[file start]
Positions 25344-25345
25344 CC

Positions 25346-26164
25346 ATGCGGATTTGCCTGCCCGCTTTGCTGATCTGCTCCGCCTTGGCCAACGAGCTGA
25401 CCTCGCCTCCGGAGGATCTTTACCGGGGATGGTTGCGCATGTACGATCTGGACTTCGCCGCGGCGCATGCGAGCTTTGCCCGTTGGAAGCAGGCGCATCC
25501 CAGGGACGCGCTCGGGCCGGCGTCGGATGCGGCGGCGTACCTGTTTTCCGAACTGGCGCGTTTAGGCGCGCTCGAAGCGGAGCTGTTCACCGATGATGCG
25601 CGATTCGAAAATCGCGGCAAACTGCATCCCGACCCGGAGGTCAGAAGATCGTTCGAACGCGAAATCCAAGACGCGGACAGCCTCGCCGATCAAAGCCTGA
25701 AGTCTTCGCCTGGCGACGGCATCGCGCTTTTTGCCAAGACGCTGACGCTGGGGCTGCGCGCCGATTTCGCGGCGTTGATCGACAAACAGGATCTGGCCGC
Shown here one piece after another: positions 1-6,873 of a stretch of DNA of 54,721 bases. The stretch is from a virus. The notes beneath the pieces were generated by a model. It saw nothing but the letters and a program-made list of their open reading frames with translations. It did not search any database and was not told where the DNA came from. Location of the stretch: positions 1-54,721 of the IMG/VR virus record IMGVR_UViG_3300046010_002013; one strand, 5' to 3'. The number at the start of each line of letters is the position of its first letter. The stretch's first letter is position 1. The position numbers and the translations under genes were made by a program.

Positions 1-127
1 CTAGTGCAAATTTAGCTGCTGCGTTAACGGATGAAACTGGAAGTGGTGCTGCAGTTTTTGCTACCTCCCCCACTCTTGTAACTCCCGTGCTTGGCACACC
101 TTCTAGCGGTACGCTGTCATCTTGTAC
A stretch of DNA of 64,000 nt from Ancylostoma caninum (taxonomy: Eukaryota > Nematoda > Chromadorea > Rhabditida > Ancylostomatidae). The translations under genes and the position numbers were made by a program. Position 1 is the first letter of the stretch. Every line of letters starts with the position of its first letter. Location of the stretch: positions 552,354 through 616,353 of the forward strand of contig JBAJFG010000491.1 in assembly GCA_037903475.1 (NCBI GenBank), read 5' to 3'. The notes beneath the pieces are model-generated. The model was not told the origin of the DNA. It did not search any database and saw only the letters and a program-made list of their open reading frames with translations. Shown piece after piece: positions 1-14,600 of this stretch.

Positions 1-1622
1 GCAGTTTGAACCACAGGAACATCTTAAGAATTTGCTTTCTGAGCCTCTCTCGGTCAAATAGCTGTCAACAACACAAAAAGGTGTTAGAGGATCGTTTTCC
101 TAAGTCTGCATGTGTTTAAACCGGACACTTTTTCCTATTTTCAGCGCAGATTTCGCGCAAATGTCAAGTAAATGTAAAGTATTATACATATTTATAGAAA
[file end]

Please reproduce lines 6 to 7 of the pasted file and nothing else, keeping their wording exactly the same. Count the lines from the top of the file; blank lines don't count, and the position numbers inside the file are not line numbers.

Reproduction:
25501 CAGGGACGCGCTCGGGCCGGCGTCGGATGCGGCGGCGTACCTGTTTTCCGAACTGGCGCGTTTAGGCGCGCTCGAAGCGGAGCTGTTCACCGATGATGCG
25601 CGATTCGAAAATCGCGGCAAACTGCATCCCGACCCGGAGGTCAGAAGATCGTTCGAACGCGAAATCCAAGACGCGGACAGCCTCGCCGATCAAAGCCTGA